If there’s a fault with the adaptation, it’s the rather pointless melodrama of the attempt on Celia’s life towards the end. Having the police turn up in the nick of time is the ultimate cliché and spoils what was otherwise a well-paced plot. It’s also a relief to see Zoë Wanamaker given proper prominence in the first half of the episode. Ariadne Oliver is in the novel and Zoë Wanamaker deserves the space to develop the character. It’s sad the character has to slip quietly into the background once Poirot’s interest is engaged, but it’s his show rather than a partnership. She’s just a sidekick, albeit one with more brains than Captain Hastings. For once we get to see Whitehaven Mansions in their full glory with the south coast scenes, both contemporary and in flashback, done with appropriate style. Indeed, the flashbacks are essential to make the motive plausible. Unless we’re convinced this is a couple born and still espousing the cultural morality of the British Raj, we’re unlikely the find this plot scenario plausible. Having met such people as I was growing up, I can confirm this type of behaviour, while unusual, would have been possible. In a society where reputation was everything, families would go to unreasonable lengths to cover up indiscretions or worse. While this is extreme, it feels credible from what we see and hear about the couple. The relevant people might very well have gone along with this deception for a short time. . . until the burden became too much. All of which makes Agatha Christie’s Poirot: Elephants Can Remember a very impressive start to what’s billed as the final season of adaptations.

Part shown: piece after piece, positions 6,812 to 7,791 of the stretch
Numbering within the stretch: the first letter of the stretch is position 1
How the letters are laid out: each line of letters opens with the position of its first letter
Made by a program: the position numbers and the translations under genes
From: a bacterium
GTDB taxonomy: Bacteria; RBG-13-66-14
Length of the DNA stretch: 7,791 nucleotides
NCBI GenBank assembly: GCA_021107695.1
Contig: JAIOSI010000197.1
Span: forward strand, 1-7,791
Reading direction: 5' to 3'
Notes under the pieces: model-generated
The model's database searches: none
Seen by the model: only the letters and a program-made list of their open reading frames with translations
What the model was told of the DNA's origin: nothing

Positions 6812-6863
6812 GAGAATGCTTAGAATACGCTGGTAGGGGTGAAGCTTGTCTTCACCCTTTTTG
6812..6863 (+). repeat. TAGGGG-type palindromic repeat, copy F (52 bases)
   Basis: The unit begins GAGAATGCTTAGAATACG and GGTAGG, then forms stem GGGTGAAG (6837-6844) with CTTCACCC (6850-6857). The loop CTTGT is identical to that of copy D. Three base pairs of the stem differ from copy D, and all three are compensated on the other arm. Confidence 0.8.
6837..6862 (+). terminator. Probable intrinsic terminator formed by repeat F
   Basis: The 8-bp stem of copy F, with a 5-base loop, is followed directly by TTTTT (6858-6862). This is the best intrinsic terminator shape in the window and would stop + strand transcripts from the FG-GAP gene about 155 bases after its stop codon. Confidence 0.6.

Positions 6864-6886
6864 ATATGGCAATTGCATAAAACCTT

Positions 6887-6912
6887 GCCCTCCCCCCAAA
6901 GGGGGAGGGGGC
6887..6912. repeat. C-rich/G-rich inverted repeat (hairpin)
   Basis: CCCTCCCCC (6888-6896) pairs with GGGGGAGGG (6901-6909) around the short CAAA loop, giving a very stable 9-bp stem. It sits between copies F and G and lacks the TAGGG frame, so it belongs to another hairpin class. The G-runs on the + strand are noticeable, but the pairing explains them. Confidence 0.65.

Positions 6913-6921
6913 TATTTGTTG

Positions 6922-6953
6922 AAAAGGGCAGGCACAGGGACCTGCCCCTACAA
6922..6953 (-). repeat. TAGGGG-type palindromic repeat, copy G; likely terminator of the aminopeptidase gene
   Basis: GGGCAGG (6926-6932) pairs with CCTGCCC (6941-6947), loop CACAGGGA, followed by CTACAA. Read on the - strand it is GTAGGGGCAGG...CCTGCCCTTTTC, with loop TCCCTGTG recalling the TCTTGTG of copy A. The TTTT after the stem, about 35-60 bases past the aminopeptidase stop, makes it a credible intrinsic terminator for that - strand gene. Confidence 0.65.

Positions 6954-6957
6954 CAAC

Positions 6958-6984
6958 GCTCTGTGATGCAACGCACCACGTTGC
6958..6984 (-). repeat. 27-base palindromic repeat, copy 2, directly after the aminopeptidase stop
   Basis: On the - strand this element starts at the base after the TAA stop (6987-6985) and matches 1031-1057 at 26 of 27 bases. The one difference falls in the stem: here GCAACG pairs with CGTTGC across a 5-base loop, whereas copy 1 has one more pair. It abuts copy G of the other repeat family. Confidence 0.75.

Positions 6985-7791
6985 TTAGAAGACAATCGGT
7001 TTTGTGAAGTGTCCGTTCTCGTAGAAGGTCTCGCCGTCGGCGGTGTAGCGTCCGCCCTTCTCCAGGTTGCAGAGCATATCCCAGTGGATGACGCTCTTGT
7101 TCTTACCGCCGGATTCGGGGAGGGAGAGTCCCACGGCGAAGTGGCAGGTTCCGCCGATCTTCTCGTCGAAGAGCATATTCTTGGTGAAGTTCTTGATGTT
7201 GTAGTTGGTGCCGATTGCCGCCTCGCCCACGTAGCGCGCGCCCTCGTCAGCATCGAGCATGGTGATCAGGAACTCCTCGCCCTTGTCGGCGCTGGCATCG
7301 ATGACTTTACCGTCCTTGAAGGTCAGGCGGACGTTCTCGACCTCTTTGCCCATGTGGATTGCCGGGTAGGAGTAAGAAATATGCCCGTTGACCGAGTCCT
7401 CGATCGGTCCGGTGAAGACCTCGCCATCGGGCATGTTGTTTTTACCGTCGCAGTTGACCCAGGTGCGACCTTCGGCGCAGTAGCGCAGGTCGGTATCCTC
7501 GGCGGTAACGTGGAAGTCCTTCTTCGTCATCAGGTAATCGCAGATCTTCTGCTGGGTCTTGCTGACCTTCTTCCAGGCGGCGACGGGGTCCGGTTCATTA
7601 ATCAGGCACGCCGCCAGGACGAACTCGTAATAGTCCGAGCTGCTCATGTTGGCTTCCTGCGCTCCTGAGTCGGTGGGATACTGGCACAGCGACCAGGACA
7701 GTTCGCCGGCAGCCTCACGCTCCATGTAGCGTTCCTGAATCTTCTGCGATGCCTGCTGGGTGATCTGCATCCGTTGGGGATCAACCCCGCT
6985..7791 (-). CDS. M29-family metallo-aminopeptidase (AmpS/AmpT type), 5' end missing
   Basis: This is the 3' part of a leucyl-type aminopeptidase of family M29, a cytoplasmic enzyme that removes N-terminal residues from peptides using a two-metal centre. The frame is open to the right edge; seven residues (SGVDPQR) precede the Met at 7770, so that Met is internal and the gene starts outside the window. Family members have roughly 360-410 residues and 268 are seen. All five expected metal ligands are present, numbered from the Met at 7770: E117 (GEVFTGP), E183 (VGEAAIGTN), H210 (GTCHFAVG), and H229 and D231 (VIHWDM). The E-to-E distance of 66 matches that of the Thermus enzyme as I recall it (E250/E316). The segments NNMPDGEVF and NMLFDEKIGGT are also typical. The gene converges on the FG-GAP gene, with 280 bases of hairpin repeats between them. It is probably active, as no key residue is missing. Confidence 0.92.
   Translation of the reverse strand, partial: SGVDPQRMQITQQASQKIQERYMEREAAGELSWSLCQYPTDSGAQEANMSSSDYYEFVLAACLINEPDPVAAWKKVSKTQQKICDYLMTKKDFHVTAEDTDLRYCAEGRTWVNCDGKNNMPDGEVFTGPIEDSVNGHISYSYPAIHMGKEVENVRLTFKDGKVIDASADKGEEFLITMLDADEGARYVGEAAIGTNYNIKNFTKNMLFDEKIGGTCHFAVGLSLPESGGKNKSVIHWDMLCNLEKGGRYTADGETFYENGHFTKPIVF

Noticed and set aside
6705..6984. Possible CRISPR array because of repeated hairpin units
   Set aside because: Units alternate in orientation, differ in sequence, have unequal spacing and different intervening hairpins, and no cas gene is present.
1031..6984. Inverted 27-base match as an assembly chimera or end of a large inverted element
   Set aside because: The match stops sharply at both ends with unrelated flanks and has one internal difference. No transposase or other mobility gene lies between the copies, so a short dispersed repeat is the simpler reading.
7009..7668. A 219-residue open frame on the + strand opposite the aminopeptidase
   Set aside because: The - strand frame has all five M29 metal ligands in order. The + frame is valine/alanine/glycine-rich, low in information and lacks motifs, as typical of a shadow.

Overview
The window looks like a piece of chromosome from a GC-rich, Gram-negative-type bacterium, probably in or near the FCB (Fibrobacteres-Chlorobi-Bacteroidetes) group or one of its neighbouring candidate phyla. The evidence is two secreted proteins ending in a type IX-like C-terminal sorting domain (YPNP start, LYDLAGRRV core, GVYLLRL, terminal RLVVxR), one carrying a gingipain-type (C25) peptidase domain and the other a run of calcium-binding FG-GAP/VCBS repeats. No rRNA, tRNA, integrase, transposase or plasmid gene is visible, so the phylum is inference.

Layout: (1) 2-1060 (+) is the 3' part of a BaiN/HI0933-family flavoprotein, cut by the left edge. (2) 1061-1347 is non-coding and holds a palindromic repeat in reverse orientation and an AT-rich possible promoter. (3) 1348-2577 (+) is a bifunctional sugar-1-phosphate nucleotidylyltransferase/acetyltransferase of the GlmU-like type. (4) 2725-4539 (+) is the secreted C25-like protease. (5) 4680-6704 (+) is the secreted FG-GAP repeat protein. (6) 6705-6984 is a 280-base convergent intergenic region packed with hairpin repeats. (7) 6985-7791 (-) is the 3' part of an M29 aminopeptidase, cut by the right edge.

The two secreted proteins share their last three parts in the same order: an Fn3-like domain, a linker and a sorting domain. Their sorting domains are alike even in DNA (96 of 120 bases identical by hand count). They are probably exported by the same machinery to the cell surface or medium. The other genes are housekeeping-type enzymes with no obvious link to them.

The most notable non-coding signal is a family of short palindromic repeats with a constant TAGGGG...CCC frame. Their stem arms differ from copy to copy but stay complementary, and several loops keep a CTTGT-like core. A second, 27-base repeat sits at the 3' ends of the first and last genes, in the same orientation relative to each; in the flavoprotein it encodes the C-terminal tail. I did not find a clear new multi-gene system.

For reviews of other Agatha Christie stories and novels, see:

Agatha Christie’s Marple (2004) — the first three episodes
Agatha Christie’s Marple (2005) — the second set of three episodes
Agatha Christie’s Marple (2006) — the third set of three episodes
Agatha Christie’s Marple (2007) — the final set of three episodes
Agatha Christie’s Marple: The Blue Geranium (2010)
Agatha Christie’s Marple: A Caribbean Mystery (2013)
Agatha Christie’s Marple: Endless Night (2013)
Agatha Christie’s Marple: Greenshaw’s Folly (2013)
Agatha Christie’s Marple: The Mirror Crack’d from Side to Side (2010)
Agatha Christie’s Marple: Murder is Easy (2009)
Agatha Christie’s Marple: The Pale Horse (2010)
Agatha Christie’s Marple: A Pocket Full of Rye (2008)
Agatha Christie’s Marple: The Secret of Chimneys (2010)
Agatha Christie’s Marple: They Do It with Mirrors (2009)
Agatha Christie’s Marple: Why Didn’t They Ask Evans? (2009)
Agatha Christie’s Poirot: The Adventure of the Egyptian Tomb (1993)
Agatha Christie’s Poirot: The Adventure of the Italian Nobleman (1993)
Agatha Christie’s Poirot: The Big Four (2013)
Agatha Christie’s Poirot: The Case of the Missing Will (1993)
Agatha Christie’s Poirot: The Chocolate Box (1993)